-i, --images <path> Set path to input images (optional for Inpho prj orientations with valid image paths) --matching-images <path> Set path to separate input images for matching
The Image Preparation step makes sure that the input imagery can be used optimally during subsequent processing steps.
During Image Preparation, the following operations can potentially take place:
removing distortion → based on the distortion model parameters stored in the orientation data
writing of Images in MRF (Meta Raster Format) → This ensures faster access to image content, accelerating various processing steps.
generating Image Pyramids → stored internally in the image files, accelerating various processing steps.
The results of the Image Preparation step are the prepared images stored inside Internal/Images folder or Network Image Directory depending on the project setup.
If none of the operations in the Image Preparation step are necessary, because the conditions are already met, the Image Preparation step is skipped entirely, saving processing time and disk storage.
To skip the Image Preparation step, the Input Images must meet the following conditions:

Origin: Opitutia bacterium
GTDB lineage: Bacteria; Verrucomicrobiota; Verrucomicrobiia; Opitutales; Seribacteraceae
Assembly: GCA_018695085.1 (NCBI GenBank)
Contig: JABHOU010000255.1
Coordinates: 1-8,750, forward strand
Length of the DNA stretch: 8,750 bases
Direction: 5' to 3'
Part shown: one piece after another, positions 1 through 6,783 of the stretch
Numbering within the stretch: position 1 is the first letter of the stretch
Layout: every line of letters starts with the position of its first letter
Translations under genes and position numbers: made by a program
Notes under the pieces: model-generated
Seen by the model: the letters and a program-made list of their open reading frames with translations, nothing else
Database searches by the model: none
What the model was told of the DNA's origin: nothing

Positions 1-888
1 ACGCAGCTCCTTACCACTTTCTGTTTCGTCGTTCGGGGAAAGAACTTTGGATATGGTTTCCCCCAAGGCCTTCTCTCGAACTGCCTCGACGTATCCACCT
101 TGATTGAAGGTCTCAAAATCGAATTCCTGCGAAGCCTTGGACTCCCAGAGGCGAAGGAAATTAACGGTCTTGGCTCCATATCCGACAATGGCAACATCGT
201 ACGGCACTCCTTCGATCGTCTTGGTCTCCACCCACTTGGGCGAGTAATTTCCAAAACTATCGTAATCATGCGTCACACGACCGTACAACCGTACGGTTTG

undistorted → The information that the images don’t contain any distortion is read from the orientation data.
Tiled Tiff → E.g. 256 x 256 pixels blocks
Contain pyramids that have been generated by compatible software (Match AT / SURE). The pyramids may be either internal or stored in separate files (*.pyr).
SURE will automatically check and decide for each image, whether preparation is necessary. Additionally, SURE will prepare all the images (regardless of their condition), when Network Optimized Image Preparation (see below) is enabled.
Network Optimized Image Preparation
Network Optimized Images are 8 bit compressed images stored as MRFs. Using Network Optimized Images helps reducing the storage needed for images besides faster image handling. This option is enabled by default for Distributed Processing and can be disabled.
Network Optimized Image Preparation can be set as follows:
These flags can be used:
--network-optimized-image-preparation Prepare all images as 8 bit MRFs with compression to optimize file transfer --no-network-optimized-image-preparation Prepare images in original bit depth
Network Image Directory
Network Image Directory is a location where prepared images will be written for each project where it is enabled. This directory can be set once as default and will be used for all the future projects, unless it is changed.